CHEERS to a small, lesser-known college like Guilford College for hosting Salaita in the first place. Your sensationalist headline makes it sound as if the talk is cancelled or banished off-campus, not just being moved to another building. Big deal. Let petty, whiny people like the Franks whine and be petty and come across as such--while others of us, and presumably you, Ali and EI--focus on larger, more significant issues. The event is likely to be packed now, given the publicity, so more people will hear Salaita than would have had the event not been moved. And when people hear him (at least those who haven't already made up their minds) they will realize he is NOT an anti-Semite and his ideas are not hate speech. The Frank family et al are the ones who come out looking bad.

picture

Respectfully, Max, I think your comment that this may be a "damned if we do, damned if we don't" situation is an example of a distinctly weak form of Witness which steps back from an important opportunity to take a moral stand.

As for what moral stand the college ought to be taking here: the first ought to be--as Ali suggests above--protecting the integrity of educational programming from the political influence of donors. Second, the attacks on professor Salaita, not least the smears from Rabbi Gutman, represent the ongoing, unjust marginalization of a relatively powerless community and its ability to speak. Guilford is rightly proud of its institutional history of standing by powerless communities and marginalized perspectives, but I am afraid that it is not doing that history proud today.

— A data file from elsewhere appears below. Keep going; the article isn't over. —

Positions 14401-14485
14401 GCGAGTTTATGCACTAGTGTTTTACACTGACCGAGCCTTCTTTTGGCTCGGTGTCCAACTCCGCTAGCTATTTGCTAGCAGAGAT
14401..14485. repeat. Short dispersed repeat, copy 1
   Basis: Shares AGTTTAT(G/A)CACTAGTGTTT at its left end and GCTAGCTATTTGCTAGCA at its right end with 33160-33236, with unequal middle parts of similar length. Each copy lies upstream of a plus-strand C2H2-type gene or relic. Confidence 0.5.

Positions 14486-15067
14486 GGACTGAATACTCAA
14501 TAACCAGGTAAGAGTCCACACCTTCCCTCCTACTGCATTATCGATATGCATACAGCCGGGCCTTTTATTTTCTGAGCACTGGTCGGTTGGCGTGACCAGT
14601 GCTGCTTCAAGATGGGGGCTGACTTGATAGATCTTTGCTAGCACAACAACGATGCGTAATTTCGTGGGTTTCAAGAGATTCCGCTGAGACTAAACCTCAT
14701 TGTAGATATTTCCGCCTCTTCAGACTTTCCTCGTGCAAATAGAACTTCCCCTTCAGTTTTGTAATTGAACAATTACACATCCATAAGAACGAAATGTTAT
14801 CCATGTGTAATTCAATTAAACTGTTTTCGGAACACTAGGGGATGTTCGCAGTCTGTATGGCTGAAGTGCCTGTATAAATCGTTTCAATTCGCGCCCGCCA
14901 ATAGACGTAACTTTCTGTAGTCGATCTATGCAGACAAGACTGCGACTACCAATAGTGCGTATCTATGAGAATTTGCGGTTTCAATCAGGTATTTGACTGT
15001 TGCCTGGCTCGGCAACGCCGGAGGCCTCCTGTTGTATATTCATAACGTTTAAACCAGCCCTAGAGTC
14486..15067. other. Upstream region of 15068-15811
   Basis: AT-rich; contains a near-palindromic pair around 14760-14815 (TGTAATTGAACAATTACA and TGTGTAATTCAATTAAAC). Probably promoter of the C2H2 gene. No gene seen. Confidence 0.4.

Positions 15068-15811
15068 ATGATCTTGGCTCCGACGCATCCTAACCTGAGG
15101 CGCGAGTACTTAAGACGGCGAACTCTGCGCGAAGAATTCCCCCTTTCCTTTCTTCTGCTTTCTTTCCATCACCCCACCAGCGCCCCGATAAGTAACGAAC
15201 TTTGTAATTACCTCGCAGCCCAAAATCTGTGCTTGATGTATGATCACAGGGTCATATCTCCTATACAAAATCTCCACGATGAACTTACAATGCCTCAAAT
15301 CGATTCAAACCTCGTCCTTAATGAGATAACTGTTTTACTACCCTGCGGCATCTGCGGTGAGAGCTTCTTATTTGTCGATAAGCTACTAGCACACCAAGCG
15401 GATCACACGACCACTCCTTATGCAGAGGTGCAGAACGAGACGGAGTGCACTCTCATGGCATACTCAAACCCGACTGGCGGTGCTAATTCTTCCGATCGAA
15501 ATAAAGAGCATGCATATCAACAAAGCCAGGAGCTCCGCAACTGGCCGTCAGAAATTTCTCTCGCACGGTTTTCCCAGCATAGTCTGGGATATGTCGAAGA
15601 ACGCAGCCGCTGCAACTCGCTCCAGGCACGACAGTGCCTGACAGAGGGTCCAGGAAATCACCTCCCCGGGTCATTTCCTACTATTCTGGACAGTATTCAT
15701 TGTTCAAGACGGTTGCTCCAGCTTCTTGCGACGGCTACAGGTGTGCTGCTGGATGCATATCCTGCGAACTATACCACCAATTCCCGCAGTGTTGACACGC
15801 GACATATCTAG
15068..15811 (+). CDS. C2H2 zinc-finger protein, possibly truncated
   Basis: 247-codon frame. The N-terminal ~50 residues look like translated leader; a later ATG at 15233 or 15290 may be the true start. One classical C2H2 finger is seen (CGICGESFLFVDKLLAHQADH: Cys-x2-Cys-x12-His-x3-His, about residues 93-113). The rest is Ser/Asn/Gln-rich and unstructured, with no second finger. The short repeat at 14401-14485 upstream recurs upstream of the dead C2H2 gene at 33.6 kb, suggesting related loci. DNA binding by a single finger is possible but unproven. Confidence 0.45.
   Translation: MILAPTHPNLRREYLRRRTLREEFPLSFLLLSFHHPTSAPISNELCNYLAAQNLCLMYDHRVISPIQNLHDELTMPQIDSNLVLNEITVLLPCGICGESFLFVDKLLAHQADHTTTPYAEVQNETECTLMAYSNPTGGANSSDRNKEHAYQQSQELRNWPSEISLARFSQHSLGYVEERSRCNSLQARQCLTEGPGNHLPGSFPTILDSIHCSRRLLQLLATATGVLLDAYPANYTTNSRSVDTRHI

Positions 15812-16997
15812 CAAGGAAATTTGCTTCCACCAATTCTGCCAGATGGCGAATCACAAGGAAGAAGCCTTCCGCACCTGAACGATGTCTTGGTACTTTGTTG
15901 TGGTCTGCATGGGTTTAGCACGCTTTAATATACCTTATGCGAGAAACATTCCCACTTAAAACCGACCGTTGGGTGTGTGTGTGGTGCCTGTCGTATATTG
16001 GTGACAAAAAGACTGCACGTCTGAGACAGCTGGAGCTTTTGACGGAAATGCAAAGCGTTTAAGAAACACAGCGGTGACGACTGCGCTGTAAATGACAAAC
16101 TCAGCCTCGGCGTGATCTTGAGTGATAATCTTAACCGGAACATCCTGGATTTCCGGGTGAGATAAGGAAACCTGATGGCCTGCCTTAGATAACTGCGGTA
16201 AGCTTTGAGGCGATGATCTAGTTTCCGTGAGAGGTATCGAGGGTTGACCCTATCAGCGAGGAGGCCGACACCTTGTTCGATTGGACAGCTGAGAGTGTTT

Jonathan Lawson
Guilford College '91

picture

Telling the truth about someone is a "smear campaign."

picture

When I was in shared living situation, one member said she didn't want the Russians living with us to use her table. We had a group meeting and the outcome was, "then take away your table. Either we all get to use it or we don't want it."
When a family gives a "gift", it abruptly looses that sense when "after the fact" the giver makes conditions. Right now, it sounds like the Frank family sees it as their personal memorial on campus. A true gift has no strings attached. If the Frank family has problems with what transpires on campus, rather than trying to control who can and cannot use it, they should respectfully ask that their name be removed from that building and own up to the fact that it really has not been a gift.

picture

Thanks all for the insightful comments. They have given us all at Guilford much to think about. Indeed, at least all the publicity will assure a good crowd tonight to hear Steven Salaita and give them the opportunity to make up their own minds.